Declassified documents show that in the 1960s, the CIA considered using dolphins to “enter harbors” - with or without humans. One of the problems was transferring control of the dolphin from the trainer who worked with the animal to the operational officer.
On the island of Key West, Florida, a team of researchers tried to use dolphins for underwater attacks on enemy ships. They also conducted tests to find out if these sea inhabitants could carry sensors to record the sounds of Soviet nuclear submarines, look for traces of radioactive or biological weapons from neighboring objects.
It was also considered the possibility of using dolphins to deliver and collect packages from ships during the voyage.
Until 1967, the CIA spent more than $ 600 on three programs — Oxygas with dolphins, Axiolite — with birds, and Kechel — with dogs and cats.
One of the documents describes the details of the training of the Canadian falcons, and then mentions that there were attempts to use the cockatoo before. “We have no idea how these pets can be used,” the document says.
In the end, the pigeons proved effective, and by the mid-1970s, CIA agents conducted a series of test missions - one over a prison and the other over a military shipyard in Washington.
The camera cost $ 2000 and weighed only 35 grams, and the mounts were less than 5 grams. Tests showed that about half of the 140 images were of good quality, showing people and parked cars clearly.
The experts found that the quality of these photos was better than the images taken by the then spy satellites. The tests also raised some concerns, in particular that camera pigeons might find civilians and conclude that the government was spying on its own citizens. Because of this, it was necessary to carefully plan how it would be possible to hide the truth.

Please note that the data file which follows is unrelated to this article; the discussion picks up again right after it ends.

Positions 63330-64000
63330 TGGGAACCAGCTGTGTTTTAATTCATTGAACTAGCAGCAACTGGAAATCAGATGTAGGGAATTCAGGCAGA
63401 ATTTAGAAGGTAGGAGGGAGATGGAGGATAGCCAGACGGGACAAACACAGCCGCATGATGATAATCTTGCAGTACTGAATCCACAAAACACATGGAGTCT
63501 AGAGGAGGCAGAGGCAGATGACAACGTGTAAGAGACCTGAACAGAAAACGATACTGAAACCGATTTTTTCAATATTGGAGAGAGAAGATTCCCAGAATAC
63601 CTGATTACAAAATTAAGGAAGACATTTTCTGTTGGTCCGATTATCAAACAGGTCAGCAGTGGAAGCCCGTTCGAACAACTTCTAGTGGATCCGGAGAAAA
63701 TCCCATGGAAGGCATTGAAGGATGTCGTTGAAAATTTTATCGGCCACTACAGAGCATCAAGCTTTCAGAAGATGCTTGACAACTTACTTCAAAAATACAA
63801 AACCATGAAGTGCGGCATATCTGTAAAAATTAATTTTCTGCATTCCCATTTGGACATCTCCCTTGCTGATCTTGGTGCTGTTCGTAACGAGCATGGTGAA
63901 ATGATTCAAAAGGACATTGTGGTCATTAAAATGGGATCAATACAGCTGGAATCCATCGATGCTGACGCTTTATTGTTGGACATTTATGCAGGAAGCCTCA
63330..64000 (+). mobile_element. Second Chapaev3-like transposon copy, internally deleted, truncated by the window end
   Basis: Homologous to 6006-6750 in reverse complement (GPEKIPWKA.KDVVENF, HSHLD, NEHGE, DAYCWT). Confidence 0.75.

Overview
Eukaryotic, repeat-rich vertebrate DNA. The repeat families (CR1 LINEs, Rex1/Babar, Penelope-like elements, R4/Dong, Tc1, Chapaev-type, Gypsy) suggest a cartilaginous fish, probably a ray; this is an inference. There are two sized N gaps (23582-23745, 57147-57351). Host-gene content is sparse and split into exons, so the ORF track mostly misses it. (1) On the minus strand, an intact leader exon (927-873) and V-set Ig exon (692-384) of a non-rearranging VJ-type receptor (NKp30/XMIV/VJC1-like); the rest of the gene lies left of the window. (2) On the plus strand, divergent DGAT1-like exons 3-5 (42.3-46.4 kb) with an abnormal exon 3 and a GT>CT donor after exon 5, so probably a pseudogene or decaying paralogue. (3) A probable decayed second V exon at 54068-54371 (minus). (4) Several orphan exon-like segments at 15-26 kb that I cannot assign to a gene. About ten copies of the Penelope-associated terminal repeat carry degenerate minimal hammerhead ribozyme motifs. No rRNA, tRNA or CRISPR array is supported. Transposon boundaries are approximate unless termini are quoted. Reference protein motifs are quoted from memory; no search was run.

The pigeons were planned to be used against "priority" intelligence targets in the Soviet Union. The documents say that they wanted to secretly send the birds to Moscow. The CIA considered many ways to release them, such as from under a thick coat or a hole in the floor of a parked car.
They even considered the possibility of releasing pigeons from the window of a car moving at speeds up to 80 km / h. The plan was to do this a few kilometers from the target, over which the birds had to fly before returning to the place that they had been taught to consider home.
The document from September 1976 refers to the chosen target - a shipyard in Leningrad, where modern Soviet submarines were built.
At that time it was decided that the operation looked feasible. But it is at this point that declassified documents end.
How many actual missions did spy pigeons complete and what intelligence did they collect? This is still a mystery.
Recall a student from Arkansas stated that the real birds no longer exist... Each bird is now a spy drone that CIA agents use to track the inhabitants of North America. Other governments have similar programs. And they all pursue one goal - total control. For this, the American agency destroyed billions of birds in the late 1950s.